Romanes eunt domus

Love it or loathe it, you’ve no doubt suffered for your Latin. This suffering is parodied superbly in Monty Python’s Life of Brian, when the eponymous hero is caught trying to write “Romans, go home” on the walls of the governor’s palace. His encounter with the centurion, like so many of Python’s sketches, satirises the traditional English education system, which its writers and performers were privileged (or perhaps unfortunate) enough to have experienced.

Those of us that have been through the process of robustly traditional Latin teaching can recognise not only the threats and the pressure imposed by the “teacher” in this scene, but also the inescapable fact that traditional Latin teaching involved the repetitive translation of numerous and apparently nonsensical sentences, with little to no acknowledgement of their actual meaning or indeed their cultural milieu; this is brilliantly parodied by the centurion’s apparent obliviousness to Brian’s purpose, his blind focus on the grammatical corrections and his final insistence that Brian re-write his insult a thousand times.

So, to the Latin. Brian writes Romanes eunt domus, by which he means “Romans, go home!” The centurion points out to him that it does not mean this, but rather something which equates to “people called ‘Romanes’, they go, the house.” So let’s examine the centurion’s corrections.

The Latin for Roman, Romanus, is a 2nd declension noun. When the centurion demands to know what it “goes like” Brian comes up with annus, but you may have used the paradigm dominus or servus. This is Brian’s first correction, when he remembers that the nominative plural of Romanus is Romani, not Romanes (which would make it a 3rd declension noun). This is why the centurion translates Romanes as “people called ‘Romanes’” – it is a nonsense word in Latin, so is assumed to be an unfamiliar name of an unfamiliar group – something the Romans were quite used to, in fact, and they usually placed foreign words into the 3rd declension, a group in which nouns can end in anything at all in the nominative singular.

The centurion next challenges Brian on the verb eunt, from the horribly irregular ire. Brian is able to conjugate the verb correctly in the present tense and able to identify that eunt is therefore 3rd person plural present indicative. As the centurion points out, however, “Romans, go home!” is an order, so the imperative is required. Brian struggles but comes up with the imperative (i) to which the centurion replies with my favourite line, “HOW MANY ROMANS?” Brian is forced to realise that the plural imperative is required: ite.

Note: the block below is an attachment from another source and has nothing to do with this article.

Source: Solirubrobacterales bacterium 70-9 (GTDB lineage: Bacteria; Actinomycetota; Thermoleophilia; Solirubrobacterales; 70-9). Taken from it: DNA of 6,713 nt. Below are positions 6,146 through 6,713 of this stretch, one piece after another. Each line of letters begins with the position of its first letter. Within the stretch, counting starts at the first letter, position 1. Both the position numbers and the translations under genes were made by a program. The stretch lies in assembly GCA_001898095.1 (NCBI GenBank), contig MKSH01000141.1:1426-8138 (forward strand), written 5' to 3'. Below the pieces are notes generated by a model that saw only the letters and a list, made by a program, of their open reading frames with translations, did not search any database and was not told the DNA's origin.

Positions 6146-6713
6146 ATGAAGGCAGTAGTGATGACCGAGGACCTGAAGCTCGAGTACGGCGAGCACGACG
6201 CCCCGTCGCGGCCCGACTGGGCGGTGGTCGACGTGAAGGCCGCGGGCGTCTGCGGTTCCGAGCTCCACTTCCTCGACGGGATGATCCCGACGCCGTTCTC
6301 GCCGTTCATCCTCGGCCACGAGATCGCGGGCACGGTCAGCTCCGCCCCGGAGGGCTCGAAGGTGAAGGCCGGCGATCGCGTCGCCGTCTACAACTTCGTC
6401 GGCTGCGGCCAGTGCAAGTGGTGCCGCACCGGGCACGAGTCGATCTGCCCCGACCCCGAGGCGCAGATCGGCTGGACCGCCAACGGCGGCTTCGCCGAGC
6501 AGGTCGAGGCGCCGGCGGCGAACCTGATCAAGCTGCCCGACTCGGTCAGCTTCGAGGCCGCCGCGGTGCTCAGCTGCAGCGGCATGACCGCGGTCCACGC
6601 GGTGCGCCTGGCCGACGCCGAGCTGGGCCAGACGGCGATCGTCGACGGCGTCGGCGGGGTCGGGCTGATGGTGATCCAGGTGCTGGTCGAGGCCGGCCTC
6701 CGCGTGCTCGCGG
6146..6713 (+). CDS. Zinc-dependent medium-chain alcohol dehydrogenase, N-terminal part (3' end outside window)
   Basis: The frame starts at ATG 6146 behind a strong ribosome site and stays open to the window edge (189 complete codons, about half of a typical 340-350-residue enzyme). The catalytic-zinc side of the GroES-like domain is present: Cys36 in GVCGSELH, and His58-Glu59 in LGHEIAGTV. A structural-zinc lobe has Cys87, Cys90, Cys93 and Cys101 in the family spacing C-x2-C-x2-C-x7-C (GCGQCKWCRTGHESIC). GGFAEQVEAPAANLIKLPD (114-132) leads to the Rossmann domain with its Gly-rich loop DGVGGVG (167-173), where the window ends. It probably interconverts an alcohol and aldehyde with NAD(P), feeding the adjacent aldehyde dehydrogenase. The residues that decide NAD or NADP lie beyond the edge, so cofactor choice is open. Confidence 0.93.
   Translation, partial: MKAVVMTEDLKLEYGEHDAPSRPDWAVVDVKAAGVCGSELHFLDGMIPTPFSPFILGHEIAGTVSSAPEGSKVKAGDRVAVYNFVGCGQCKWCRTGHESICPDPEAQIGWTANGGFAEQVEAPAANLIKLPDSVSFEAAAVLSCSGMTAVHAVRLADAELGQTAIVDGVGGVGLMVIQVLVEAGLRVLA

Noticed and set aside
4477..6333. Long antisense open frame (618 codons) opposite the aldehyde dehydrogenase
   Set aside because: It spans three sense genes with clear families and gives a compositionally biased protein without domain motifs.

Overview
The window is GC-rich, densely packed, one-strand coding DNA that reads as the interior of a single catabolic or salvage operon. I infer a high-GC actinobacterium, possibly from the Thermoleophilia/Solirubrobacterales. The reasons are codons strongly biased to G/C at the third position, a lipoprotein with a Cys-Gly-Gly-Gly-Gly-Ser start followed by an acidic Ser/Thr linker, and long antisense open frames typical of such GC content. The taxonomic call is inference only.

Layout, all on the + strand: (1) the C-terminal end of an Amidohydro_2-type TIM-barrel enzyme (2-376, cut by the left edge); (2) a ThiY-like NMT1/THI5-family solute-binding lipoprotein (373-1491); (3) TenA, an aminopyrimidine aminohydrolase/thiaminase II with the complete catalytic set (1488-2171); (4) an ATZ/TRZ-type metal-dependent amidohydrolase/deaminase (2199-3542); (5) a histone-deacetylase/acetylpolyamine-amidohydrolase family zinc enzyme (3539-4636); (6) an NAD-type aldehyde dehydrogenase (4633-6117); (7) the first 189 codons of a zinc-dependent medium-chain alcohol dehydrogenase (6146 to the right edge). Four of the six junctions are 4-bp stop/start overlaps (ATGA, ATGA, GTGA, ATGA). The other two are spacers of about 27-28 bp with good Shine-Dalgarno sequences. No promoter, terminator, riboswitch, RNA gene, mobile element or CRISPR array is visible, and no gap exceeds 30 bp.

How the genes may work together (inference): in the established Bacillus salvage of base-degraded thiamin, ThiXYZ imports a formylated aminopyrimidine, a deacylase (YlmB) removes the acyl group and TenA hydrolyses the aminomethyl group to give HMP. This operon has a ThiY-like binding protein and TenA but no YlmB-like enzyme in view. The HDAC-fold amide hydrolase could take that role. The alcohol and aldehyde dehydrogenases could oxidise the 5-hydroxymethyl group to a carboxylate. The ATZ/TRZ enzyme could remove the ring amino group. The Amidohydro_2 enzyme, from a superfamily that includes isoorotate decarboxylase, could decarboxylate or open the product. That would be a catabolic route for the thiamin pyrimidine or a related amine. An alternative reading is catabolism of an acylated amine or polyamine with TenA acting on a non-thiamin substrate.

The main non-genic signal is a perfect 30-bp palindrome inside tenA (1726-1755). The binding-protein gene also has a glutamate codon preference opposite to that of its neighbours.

At last, we come to the noun domus, where the centurion actually makes a mistake. Brian is challenged to name the case that is used for “motion towards”, as in his statement the Romans are being instructed to go towards their home. He at first comes up with the dative, a common mistake made by students who understandably confuse the indirect object (I give water to the girl) with motion towards (I go to the shops). As so often, it is the English that is confusing, for we use the same word (“to”) for expressing these two very different concepts. Threatened by the centurion’s sword at this point, Brian comes up with ad domum, which is more or less correct. However, domus is a noun which tends not to follow the preposition ad and is usually placed solely in the accusative case to express motion towards. Some nouns just work like that. The mistake that the centurion then makes is to insist that Brian identify this case as the locative. While domus does indeed have a locative, this is actually domi and would mean “at home” – it would not be used to express the notion of heading towards home. So the Latin that Brian ends up with (Romani, ite domum) is correct, but the final piece of grammatical reasoning is wrong – domum is accusative, not locative.

I bet you wish you hadn’t asked now.

Author: Emma Williams

Latin tutor with 21 years' experience in the classroom. Outstanding track record with student attainment and progress.

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